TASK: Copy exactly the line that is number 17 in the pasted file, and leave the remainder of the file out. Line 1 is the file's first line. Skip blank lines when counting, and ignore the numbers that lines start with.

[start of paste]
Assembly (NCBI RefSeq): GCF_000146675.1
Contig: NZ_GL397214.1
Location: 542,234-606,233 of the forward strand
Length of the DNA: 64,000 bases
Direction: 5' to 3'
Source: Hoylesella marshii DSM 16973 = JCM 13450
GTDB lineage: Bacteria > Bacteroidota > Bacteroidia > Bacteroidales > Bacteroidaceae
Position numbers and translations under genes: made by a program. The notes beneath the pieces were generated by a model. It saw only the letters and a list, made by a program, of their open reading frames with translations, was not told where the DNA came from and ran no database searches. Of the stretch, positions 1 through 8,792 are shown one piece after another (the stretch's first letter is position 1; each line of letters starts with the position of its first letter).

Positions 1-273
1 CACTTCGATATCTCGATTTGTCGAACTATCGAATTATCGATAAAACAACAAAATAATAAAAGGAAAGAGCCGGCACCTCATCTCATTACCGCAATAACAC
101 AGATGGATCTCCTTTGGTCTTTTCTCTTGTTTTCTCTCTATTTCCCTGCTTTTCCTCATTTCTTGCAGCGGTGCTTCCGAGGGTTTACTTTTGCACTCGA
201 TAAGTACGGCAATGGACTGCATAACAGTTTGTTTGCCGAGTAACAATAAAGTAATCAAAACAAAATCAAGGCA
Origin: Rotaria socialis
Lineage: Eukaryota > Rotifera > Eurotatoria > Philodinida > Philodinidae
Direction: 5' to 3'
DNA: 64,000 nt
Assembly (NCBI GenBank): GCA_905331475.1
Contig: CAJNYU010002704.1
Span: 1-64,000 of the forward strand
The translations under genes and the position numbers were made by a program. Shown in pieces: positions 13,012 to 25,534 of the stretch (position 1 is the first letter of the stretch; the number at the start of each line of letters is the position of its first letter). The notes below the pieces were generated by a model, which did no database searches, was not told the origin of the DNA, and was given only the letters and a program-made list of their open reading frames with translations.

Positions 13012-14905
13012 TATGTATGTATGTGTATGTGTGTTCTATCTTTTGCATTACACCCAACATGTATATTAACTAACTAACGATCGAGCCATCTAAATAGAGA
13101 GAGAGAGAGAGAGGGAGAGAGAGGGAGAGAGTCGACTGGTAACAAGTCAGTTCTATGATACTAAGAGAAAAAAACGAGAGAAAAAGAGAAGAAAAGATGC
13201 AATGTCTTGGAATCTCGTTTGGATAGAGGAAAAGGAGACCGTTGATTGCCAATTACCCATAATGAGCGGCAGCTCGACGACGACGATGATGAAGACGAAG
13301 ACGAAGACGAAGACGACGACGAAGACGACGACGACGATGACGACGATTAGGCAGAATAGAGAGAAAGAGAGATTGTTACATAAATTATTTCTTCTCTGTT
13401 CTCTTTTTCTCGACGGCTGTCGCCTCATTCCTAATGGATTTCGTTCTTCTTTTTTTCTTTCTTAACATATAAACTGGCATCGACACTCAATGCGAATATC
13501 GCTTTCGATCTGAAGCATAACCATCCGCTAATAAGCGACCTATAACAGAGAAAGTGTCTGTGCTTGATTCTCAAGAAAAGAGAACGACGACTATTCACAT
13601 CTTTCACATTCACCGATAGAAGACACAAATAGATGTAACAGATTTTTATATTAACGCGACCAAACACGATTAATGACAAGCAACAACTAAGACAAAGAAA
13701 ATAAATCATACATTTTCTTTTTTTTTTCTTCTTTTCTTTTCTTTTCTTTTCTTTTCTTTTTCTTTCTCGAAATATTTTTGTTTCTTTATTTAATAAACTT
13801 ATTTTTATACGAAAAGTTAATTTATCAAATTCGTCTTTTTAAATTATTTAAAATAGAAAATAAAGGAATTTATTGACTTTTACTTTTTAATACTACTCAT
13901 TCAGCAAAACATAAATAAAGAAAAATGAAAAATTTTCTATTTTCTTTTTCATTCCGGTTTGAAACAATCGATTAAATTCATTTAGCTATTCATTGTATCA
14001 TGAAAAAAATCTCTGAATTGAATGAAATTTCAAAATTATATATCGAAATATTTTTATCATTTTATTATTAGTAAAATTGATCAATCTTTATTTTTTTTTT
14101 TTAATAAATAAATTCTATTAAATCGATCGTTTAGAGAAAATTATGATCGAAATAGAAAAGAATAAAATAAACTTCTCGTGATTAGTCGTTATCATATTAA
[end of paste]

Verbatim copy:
Assembly (NCBI GenBank): GCA_905331475.1